Anyway, I ordered Number Three, as a replacement for the 1st one that went to the client. This one has given me nothing but trouble. When it arrived, I changed the disk configuration to RAID 10. After that, it said "Data is being reconstructed." It would get to 100%, then start the cycle all over again. Oddly enough, I could run a VM on it all of this time. After a week or two, I got fed up looking at the flashing red light, and decided to upgrade the firmware. I downloaded the latest revision from the site. That "appeared" to go alright, then it wanted to reconstruct the data again. "Fine, have at it," I thought. This time, it would take AGES (like, 24 hours) to get to 97%. At 97% it would just stop. I couldn't access the web interface - AND MORE SERIOUSLY - I lost connection to the NFS datastore from my test ESX server. I had to physically unplug the NAS, after it started up again, ESX could see the datastore, and my VM started. However, the "Data is being reconstructed" nonsense started again - and again bugged out at 97%. Then the NAS died, and the red light came on. The device is inaccessible, and a message on the front says that a drive has failed. So much for RAID!
BOTTOM LINE: This device needs to be taken off the VMware HCL. It is NOT SUITABLE for a production environment, and therefore shouldn't be on the HCL. The HCL is something I have trusted up until now, because I always thought VMware were very vigorous in their standards.
I really, really, wanted to like this device. It is very cool in so many ways - when it works. It has great media-sharing capabilities, and a really nice interface - when the interface is not inaccessible. The performance is also pretty good. But, with a NAS and VMs running on that NAS, your have to - HAVE TO, HAVE TO - be able to depend on it. I sadly, cannot say that about this device.
So, sorry....but thumbs now firmly down.
Message was edited by: qmacker
qmacker, I wholeheartedly agree with your conclusion.
I hate to dig up a (somewhat) old thread, but wanted to make sure people knew more facts and alternatives to the buggy, Iomega product.
Our company (VAR / MSP) has pushed several of these out, and trusted that because of the "VMware" sticker and being acquired by EMC, we were going to be ok, and this would be a reliable unit. However, we have had nothing but problems, DOA units, degraded arrays that ONLY were fixed by doing a factory reset (reformat) of the unit. This is UNACCEPTABLE! In most cases we were pushing these out as inexpensive disk backup systems. Using vRanger, Veeam, etc. to do VM backups to the units. However, we can NOT rely on these units due to the overwhelming issues that we have had.
We are currently attempting to return units to Iomega, and they are fighting us every step of the way saying that they don't have enough 'evidence of problems to warrant a unit refund'. Even though, they have to know full well the issues that these devices have had. We are not impressed with Iomega at all, and it definitely doesn't help EMC to be associated with a company whose products are so bad and still no admission on Iomega's part to own up to it.
We have been using Synology's DS1010+ and are extremely happy with the performance and feature set that we gain from this product. You can even strap an extra 5 drive bay unit to increase the capacity. They are VMware Ready (unfortunately, we now tend to discount this label). One thing you will find is that there are many positive reviews on just about every Synology unit as opposed to negative reviews on the Iomega more often than not.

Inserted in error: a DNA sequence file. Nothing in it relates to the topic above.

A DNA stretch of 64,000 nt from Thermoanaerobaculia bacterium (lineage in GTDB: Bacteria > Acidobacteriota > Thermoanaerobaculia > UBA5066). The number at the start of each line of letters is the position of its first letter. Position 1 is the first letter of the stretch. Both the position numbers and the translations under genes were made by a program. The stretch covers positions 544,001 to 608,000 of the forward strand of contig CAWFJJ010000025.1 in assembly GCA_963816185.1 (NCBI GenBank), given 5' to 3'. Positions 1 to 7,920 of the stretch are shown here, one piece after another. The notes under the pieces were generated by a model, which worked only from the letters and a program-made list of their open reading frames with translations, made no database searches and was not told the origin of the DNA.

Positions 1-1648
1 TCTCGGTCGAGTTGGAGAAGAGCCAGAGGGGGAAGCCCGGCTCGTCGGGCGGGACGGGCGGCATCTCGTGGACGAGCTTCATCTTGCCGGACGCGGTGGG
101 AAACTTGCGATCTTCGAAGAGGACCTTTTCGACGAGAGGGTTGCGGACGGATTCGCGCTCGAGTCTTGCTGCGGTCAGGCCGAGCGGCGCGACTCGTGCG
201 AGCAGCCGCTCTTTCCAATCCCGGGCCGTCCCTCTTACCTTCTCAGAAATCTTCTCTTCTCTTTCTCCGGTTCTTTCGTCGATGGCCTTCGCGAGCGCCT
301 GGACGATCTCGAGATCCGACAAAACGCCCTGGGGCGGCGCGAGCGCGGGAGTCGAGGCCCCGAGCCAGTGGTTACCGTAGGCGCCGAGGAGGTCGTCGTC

All in all, I wouldn't recommend either unit for what our company considers 'production' use as a VM Datastore, but for the short-term need or for backup, Synology looks to be a really great NAS, and the company is very easy to work with as well.
Message was edited by: davidmarkley
Thanks David. Sorry to hear about your woes, but kind of glad to know it's not just me!
So, I've abandoned these devices, but like you, I've a fairly brand new one that is mostly unused but just sitting here uselessly with a failed array. Let me see if i can at least get Iomega to swap it out. If you actually get a working model, they're kind of useful for "transporting" VMs from site to site (although you could use a laptop with FreeNAS, I suppose).
I have this device now connected to my esxi 5.0 machine. I am simply using a nic on the host connected to a private network dedicated to this san and this hosts connection. I connect with Windows server 2008r2's iscsi initiator.
The think keeps maxing out at 5.5x MB/sec transfer period (gigavit card and switch).
It always burst at first at what I would say is the proper gigbait iSCSI speed and then about 10 seconds later it stops and drops down. This makes absolulty no sense, I tried everything including all updates on the esci 5.0 host.
What’s funny is that all my legacy USB 2 drives that I backup to that worked fine before I upgraded also seem to get stuck at 5.5x MB/sec also and multiple different hosts.
I don’t get it.
I have complained since 5.0 came out that many of my devices (especially USB) are limited to 5 mb/sec and no one has ever replied. I think recently I have found that if I format drives IN 5.0 that if fixes that problem. My Iomega has been pushing out 30 mb/sec for over a year now with absolutely no problems. I dont however use it for VM's. I use it as a secondary store of my Veeam backups. I have pumped a LOT of data to this device over the past year and it really has held up to the task. Consider that I have the 8 TB version and 5 GB of it are full of Veeam VM backups done twice a day on 35 servers. I am very happy with it so far. Wish it were a bit faster but it’s not bad. Takes a long time to back up some of my 500 gig NAS servers when I do a full.